The challenge to effectively and safely restore proper control of blood glucose (sugar) levels (referred to as glycemic control) in people with diabetes is ongoing. The standard treatment for type 1 diabetes remains to be proper monitoring of blood glucose levels with daily insulin injections. However, patient compliance often limits its effectiveness. Pancreas transplantation is associated with limited donor tissue availability and with side effects due to the immune system suppression needed to reduce the risk of tissue rejection.
A long-awaited discovery leads researchers to find the pathogenic T cells that recognize and destroy pancreatic beta cells.
When it comes to autoimmune diseases, the patient’s main problem lies within. In such diseases, the immune system’s T cells go rogue and start attacking different organs, resulting in disease. Scientists are constantly trying to discover the identity of the autoimmune T cells as this may be the first step in a preventative therapy.
New research suggests that metformin treatment could effectively eliminate pancreatic cancer stem cells that rely on oxygen-based metabolism for energy production.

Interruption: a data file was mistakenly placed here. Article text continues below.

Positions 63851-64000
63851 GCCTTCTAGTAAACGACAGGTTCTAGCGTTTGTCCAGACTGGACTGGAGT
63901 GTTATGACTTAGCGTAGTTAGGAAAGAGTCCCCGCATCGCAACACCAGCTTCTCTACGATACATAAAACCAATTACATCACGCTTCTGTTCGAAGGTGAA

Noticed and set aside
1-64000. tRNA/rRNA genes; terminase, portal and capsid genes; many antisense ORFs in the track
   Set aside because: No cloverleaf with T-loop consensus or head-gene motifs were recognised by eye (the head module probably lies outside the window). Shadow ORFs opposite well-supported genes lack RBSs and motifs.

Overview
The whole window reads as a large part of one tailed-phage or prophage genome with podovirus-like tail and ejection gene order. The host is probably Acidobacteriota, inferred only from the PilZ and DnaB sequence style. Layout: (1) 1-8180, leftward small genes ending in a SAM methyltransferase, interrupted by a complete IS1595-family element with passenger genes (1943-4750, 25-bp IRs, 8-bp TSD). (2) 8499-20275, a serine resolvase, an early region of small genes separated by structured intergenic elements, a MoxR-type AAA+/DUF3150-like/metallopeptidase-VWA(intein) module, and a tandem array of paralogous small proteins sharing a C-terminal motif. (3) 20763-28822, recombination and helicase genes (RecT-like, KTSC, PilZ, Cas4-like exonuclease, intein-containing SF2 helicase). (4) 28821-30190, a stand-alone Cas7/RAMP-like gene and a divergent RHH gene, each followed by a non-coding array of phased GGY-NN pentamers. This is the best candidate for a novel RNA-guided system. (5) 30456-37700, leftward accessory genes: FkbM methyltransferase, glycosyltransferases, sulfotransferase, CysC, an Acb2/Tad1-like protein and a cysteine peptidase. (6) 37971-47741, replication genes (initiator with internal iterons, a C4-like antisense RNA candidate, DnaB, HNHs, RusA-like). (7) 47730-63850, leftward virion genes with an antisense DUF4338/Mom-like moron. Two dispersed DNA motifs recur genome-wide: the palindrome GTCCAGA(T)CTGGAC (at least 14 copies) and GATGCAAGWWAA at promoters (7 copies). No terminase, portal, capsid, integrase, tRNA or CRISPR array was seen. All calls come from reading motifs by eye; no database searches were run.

Pancreatic cancer is the fourth most common cause of cancer death, because of its tendency to cause symptoms only at a late and advanced stage. There were 49,000 new cases of the disease in 2015 in the United States; only 7.2% survive beyond 5 years. In most cases, by the time signs and symptoms appear, complete surgical removal is not possible and the cancer has already spread to other organs. Thus, development of strategies for earlier detection and new treatments are necessary to improve the prognosis of pancreatic cancer patients.
Mice studies show that the use of an antibody towards NK cells could reduce the development of diabetes in susceptible populations.
Redistributing immune cells through unpacking and repacking stem cells in the bone marrow shows promise in type 1 diabetes.